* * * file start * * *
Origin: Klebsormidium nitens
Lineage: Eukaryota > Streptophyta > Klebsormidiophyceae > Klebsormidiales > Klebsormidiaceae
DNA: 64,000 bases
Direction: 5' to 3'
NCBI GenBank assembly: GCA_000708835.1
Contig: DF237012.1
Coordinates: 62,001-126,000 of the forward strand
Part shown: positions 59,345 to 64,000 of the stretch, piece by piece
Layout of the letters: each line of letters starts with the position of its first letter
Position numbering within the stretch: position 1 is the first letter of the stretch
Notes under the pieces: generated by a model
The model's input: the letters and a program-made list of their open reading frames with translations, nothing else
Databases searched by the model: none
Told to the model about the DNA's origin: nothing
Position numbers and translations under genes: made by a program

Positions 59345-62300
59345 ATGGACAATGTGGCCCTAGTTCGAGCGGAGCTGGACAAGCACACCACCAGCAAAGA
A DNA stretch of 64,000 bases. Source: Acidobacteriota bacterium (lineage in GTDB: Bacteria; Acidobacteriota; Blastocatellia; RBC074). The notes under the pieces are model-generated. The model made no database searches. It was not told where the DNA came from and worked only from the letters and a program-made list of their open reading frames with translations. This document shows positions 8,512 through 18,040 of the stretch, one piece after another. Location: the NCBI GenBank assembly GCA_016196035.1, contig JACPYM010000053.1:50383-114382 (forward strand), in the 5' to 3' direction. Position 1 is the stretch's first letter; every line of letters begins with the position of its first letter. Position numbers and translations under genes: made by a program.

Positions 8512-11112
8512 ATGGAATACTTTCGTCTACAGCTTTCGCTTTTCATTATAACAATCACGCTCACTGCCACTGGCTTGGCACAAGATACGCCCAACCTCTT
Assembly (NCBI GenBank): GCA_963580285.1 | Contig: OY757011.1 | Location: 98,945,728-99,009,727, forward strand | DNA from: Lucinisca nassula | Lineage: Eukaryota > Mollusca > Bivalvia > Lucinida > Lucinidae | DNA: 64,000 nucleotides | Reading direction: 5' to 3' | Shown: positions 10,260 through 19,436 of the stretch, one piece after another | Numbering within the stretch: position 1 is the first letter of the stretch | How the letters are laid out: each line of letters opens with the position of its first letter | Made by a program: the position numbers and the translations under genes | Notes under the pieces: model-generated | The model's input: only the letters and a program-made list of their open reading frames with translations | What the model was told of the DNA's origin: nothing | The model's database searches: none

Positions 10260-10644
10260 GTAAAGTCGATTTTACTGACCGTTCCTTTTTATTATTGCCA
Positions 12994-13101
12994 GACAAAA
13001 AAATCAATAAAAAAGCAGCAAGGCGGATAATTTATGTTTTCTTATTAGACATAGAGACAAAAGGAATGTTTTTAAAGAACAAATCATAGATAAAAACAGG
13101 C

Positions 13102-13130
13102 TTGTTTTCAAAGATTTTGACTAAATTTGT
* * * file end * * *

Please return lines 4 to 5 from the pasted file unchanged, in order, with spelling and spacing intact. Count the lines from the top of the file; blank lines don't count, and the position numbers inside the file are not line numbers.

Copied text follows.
Direction: 5' to 3'
NCBI GenBank assembly: GCA_000708835.1